Obama seeks global backing on Syria: ‘I didn’t set a red line. The world did’


Barack Obama speaks about Syria in Sweden

President plays down personal role in response to chemical weapons attack amid uphill battle to win over politicians at home
Obama pauses while speaking about Syria during a joint news conference with Swedish prime minister Fredrik Reinfeldt. Photograph: Kevin Lamarque/Reuters

Barack Obama appealed to the international community to back his plan to punish Syria with a military strikes, saying the “world had set a red line” over the use of chemical weapons, not him.

Speaking in Stockholm, Obama sought to play down his personal role in the response to the allegations that the Assad regime had gassed its own people in attacks outside Damascus on 21 August.

He also left open the possibility of ignoring a vote against military action in the House of Representatives, saying he did not believe there was a constitutional need for congressional approval.

Although efforts to win over Republican hawks appear close to gaining sufficient support in the Senate, the White House continues to face an uphill struggle to persuade enough members of Congress from both parties to authorise its planned strike against Syria in the House.

But the president claimed there was legal flexibility when asked directly about the possibility of continuing to attack without the full backing of Congress.

“As commander-in-chief I always preserve the right and the responsibilty to act on behalf of America’s national security,” he said. “I do not believe that I was required to take this to Congress but I did not take this to Congress just because it’s an empty exercise. I think it is important to have Congress’s support.”

He also sought to turn attention to world leaders gathering in St Petersburg for a summit later this week. “The international community’s credibility is on the line,” he said. “We have to act because if we don’t we are effectively saying ‘someone who is not shamed can continue to act with impunity’.”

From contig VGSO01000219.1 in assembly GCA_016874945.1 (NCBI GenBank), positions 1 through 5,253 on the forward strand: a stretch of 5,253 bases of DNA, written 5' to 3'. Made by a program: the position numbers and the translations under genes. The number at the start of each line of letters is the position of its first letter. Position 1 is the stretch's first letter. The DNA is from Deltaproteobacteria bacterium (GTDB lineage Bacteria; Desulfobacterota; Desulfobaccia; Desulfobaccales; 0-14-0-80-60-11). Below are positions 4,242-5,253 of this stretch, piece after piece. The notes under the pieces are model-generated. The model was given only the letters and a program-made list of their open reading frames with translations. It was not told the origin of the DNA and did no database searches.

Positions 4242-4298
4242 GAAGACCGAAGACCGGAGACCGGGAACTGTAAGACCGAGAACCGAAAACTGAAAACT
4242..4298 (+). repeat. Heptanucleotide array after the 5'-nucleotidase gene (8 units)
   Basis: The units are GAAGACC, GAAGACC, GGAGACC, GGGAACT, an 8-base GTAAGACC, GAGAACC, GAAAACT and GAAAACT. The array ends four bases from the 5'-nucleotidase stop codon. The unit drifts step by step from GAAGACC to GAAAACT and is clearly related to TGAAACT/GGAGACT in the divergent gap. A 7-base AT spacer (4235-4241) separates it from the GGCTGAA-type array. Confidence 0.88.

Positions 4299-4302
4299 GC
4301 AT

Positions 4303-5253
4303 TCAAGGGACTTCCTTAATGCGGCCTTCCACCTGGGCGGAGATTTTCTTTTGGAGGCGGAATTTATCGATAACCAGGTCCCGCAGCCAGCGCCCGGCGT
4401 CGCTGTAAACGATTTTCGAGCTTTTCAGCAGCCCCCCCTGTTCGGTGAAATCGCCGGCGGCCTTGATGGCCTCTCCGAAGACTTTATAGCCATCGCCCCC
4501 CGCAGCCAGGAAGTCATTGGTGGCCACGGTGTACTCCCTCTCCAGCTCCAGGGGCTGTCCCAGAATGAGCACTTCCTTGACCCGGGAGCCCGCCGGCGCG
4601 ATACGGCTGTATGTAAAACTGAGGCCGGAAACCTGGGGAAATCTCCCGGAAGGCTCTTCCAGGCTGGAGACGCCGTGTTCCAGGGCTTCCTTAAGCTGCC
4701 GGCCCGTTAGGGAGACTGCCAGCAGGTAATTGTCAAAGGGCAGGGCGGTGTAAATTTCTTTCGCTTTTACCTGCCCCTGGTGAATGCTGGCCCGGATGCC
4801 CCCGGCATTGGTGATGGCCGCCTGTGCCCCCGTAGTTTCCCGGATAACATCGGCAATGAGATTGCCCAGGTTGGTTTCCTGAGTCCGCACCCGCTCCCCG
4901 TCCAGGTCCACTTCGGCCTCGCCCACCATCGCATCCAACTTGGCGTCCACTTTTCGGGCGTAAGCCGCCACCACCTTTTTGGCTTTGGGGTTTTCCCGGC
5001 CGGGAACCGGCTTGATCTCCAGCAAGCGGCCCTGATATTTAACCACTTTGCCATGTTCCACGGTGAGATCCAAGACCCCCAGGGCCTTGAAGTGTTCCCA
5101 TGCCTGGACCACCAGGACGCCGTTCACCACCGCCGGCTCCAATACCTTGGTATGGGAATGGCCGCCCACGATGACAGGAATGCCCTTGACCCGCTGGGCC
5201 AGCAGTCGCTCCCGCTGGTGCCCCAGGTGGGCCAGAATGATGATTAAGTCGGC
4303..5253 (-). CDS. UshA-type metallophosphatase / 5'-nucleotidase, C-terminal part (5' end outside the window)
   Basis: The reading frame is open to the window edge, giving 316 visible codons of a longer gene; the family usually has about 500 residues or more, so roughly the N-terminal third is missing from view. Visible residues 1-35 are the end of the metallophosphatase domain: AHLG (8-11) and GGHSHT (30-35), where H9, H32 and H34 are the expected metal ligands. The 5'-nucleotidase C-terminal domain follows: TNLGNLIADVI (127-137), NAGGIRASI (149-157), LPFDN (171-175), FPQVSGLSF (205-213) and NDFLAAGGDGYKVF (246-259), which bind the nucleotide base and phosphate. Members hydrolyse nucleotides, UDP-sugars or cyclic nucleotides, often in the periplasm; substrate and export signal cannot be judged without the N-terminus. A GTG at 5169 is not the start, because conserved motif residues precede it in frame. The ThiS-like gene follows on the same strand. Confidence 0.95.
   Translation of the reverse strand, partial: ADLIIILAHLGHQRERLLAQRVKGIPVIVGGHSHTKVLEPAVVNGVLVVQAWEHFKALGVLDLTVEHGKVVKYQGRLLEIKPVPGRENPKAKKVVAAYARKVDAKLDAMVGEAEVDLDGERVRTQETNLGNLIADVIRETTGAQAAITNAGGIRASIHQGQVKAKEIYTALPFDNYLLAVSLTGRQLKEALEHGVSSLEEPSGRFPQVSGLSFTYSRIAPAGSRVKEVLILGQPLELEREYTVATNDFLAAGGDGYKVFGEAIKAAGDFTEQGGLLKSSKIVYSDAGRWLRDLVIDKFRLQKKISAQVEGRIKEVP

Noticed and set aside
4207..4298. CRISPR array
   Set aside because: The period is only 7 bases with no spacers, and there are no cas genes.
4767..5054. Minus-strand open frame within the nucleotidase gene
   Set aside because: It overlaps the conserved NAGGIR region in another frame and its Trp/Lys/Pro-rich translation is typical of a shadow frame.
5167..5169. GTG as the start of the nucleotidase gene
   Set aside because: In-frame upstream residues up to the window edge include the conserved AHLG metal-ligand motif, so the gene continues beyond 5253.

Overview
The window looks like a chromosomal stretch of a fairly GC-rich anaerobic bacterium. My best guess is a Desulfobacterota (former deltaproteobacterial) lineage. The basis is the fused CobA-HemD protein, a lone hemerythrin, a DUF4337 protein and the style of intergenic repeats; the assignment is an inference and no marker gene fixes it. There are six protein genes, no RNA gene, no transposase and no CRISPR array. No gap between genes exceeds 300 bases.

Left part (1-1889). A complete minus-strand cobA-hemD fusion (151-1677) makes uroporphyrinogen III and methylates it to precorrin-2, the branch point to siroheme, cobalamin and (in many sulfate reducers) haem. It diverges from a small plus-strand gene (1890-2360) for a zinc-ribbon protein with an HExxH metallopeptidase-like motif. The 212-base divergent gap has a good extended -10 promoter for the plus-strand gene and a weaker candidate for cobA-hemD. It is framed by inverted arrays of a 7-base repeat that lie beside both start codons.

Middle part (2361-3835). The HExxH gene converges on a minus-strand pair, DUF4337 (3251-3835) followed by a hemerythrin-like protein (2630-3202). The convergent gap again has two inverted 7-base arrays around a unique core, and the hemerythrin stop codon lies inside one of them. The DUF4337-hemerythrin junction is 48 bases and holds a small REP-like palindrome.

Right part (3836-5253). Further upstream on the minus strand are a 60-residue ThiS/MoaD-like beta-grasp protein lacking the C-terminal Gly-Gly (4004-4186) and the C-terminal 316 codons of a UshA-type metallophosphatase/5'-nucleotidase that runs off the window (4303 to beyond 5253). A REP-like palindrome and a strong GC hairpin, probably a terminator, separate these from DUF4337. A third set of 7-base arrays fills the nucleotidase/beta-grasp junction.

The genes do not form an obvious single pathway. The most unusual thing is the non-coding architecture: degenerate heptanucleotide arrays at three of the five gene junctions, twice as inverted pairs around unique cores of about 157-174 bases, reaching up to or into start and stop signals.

Obama also gave more detail about his unexpected decision on Friday to seek a congressional mandate, saying advice from military commanders that US attacks on Syria would have the same impact in a few weeks time meant there were little harm trying to secure extra political buy-in.

“This had been brewing in my mind for a while,” he said. “Had I been in the Senate in the midst of this period, I would probably have suggested to the president that Congress have an ability to weigh in on an issue like this that is not immediate, imminent and time-sensitive.”

“It is important for us to get out of the habit of just saying we’ll let the president stretch the boundaries of his authority as far as he can and Congress will sit on the sidelines and snipe,” added the president.

Crucially, the leadership of both parties have already openly backed the White House plan and Obama’s threat to defy any rebellion from more junior members was also endorsed by the most senior Democrat in the House, Nancy Pelosi.

Speaking to reporters on Tuesday, the minority leader said it was a myth that presidents could not defy lawmakers in such circumstances.

“I have been reading what you have written that the president has never gone forward if Congress has opposed the issue,” she said. “I remind you that in 1999 President Clinton brought us all together to talk about going to into the Balkans and the vote was 213 to 213 … he went and you know what happened there. I don’t think that congressional authorisation is necessary. I do think it’s a good thing and I hope we can achieve it.”

Such an interpretation of US constitutional law is controversial, however. Republican senator Rand Paul claimed on Tuesday that the founding fathers had been careful to require the executive to seek a mandate in just such circumstances and that presidents could only act independently when there was a direct threat to US national security.

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